Behind every great rapper are great producers, whose compositions can make lyrics truly come alive. Today we’d like to acknowledge some of hip hop’s most brilliant instrumentals. This is not a “Greatest Beats of All Time” list, as such a thing is not possible to determine.
Instead, we’d simply like to share some beats that have resonated with us. This will not be our final list covering this topic, so if you don’t see what you think are the best hip hop instrumentals, don’t worry! They may soon be covered.
Mobb Deep – “Shook Ones, Part II” (Produced by Havoc)
“Shook Ones, Part II” is a testament to the skill required to uniquely flip a sample: creeping throughout the track is an absolutely haunting piano melody that no one would suspect to have been sampled from a song so gorgeous as Herbie Hancock’s “Jessica.” However, slowed and pitched down, the intro to “Jessica” becomes the perfect backdrop for Mobb Deep rapper Prodigy’s harrowing stories of life in the Queensbridge projects.
DJ Screw/Point Blank – “My Mind Went Blank” (Produced by DJ Screw)
The Houston-based originator of the “chopped and screwed” sound, DJ Screw could turn songs of any genre into hazy, psychedelic masterpieces that sometimes even border on outsider music. (Just listen to his remix of Phil Collins’s “In the Air Tonight.”) “My Mind Went Blank,” originally by Houston rapper Point Blank, is perhaps Screw’s greatest reimagining.
While the original contains an upbeat, funk-inspired instrumental, Screw’s remix takes the song to darker corners, better reflecting Point Blank’s dismal lyrics.
Lil Ugly Mane – “Throw Dem Gunz” (Self-Produced)
Lil Ugly Mane’s 2012 mixtape Mista Thug Isolation is one of the most under-appreciated releases in hip hop history. On the surface, its lyrics are comprised of over-the-top, and consistently entertaining, bravado; however, throughout the tape are subtle references to Ugly’s struggles with mental illness (a topic that his later work would explore in further detail).
The album’s closer “Throw Dem Gunz” sees Ugly come to terms with his guilt from drug dealing. His rhymes are emotive, yet cold. And underneath it all is a simple, poignant instrumental that paints as vivid a picture as the lyrics.
King Geedorah – “Fazers” (Produced by MF DOOM and E. Mason)
It’s been nearly two years since the passing of MF DOOM, and our devastation remains. Not only was he one of the greatest MCs of all time, but he was a brilliant producer. “Fazers,” performed under the name King Geedorah–one of DOOM’s many aliases–exemplifies his ear for obscure samples. The distinctly vintage instrumental is so ear-catching that it almost outshines the clever wordplay.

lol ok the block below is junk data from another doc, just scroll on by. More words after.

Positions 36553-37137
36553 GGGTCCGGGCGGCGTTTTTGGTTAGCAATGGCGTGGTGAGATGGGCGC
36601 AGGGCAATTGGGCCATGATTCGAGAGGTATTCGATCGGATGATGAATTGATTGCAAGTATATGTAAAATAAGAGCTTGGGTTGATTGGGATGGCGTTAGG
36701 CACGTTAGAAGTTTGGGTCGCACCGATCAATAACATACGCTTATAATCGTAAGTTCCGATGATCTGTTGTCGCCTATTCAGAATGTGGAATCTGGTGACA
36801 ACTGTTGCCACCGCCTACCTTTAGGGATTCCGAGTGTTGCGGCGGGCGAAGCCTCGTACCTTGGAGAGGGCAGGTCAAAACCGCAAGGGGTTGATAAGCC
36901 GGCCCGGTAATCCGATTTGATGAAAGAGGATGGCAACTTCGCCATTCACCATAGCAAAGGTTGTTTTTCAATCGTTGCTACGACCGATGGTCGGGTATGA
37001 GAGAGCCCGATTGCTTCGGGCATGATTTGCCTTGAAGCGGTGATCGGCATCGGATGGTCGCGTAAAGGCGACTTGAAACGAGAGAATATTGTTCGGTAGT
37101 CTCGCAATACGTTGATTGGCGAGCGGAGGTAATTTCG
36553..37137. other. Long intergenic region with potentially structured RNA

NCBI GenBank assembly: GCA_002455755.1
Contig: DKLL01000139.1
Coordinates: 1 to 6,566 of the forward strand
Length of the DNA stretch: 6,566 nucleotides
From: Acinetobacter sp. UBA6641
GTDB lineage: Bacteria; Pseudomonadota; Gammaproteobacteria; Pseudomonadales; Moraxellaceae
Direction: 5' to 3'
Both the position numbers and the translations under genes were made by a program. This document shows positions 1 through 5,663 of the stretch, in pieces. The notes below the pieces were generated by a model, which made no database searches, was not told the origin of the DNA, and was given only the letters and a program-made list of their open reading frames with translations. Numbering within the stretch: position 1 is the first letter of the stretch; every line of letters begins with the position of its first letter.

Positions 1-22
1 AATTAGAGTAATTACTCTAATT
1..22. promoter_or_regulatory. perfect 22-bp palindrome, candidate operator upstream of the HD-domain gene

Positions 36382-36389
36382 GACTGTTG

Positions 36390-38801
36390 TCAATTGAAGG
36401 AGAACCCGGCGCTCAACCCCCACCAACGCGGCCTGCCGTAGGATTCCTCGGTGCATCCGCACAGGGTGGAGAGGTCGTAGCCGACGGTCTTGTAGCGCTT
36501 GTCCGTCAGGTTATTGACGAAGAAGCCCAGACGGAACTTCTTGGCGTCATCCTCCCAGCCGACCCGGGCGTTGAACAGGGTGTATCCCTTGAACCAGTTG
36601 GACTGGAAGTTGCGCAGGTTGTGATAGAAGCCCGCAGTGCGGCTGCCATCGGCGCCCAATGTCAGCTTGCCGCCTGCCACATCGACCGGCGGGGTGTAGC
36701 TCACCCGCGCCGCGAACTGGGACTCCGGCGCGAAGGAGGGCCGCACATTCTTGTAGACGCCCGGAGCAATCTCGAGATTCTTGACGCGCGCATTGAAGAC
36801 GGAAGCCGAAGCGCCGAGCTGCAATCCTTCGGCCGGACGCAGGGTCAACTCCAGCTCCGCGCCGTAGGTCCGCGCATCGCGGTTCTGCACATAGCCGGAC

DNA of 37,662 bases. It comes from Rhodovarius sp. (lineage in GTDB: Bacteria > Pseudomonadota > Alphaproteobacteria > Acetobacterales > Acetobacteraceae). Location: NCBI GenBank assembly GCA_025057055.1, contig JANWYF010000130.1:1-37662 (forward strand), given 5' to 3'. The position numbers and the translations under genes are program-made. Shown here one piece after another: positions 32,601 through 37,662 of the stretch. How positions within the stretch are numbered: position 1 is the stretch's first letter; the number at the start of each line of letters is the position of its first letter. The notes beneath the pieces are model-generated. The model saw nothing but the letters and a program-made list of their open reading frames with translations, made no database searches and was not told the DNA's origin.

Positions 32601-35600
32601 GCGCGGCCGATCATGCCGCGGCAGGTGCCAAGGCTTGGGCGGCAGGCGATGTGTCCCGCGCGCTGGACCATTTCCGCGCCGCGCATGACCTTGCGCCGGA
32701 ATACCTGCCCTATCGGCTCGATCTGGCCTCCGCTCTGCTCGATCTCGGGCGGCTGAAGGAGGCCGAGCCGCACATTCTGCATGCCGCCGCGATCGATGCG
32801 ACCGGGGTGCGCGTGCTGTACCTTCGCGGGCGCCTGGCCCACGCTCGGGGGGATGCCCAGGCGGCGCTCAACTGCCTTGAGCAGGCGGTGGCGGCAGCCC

But where is the sample from? Only DOOM knew the answer to that, and he unfortunately took it to his grave. He once vaguely commented that the sample was taken from “an old p*rno,” but considering DOOM’s tendency to troll his fans, this should be taken with a grain of salt.
Lil B – “I’m God” (Produced by Clams Casino)
Regardless of how you feel about Lil B’s unorthodox style of rapping, it is hard to deny that he single-handedly laid the groundwork for much of modern hip hop. His early utilization of spacey, “cloud rap” instrumentals is best exemplified by “I’m God,” produced by Clams Casino.
The track features a heavily altered sample of Imogen Heap’s ambient pop classic “Just For Now,” a song that on its own invokes feelings of comfort and tranquility. Juxtapose those feelings with hard-hitting drums and booming 808s, and you’ve got the magic that is “I’m God.”
Kanye West Feat. Rihanna and Kid Cudi – “All of the Lights” (Self-Produced)
In our meme-centric world, the use of the word “epic” has become cringeworthy at best; however, there is simply no better descriptor for Kanye West’s “All of the Lights”. Produced by Ye, the song features stunning live pianos (courtesy of Elton John) and a transcendent horn section.
We all have our opinions of Kanye. Even his biggest fans will tell you that he’s made his share of mistakes. Even “All of the Lights” features an oxymoronic confluence of lyrics that both inspire us and make us shake our heads. However, there’s no getting around the fact that the song’s instrumental nears perfection. Apparently, the song took two years to complete, and it shows.
ASAP Rocky – “Wassup” (Produced by Clams Casino)
We opened this list with a Clams Casino beat, and we’ll close it with one. ASAP Rocky’s debut mixtape Live. Love. ASAP made accessible the spacey sounds that were being utilized by smaller artists like Lil B and SpaceGhostPurrp. The “Wassup” instrumental, which samples Mimi Goese’s “Fire and Roses,” can be described as transcendent and meditative, yet it is surprisingly fitting underneath Rocky’s aggressive and braggadocious lyricism. (i.e. “The only thing bigger than my ego is my mirror.”)
What are, in your opinion, the best hip hop instrumentals? Let us know in the comments!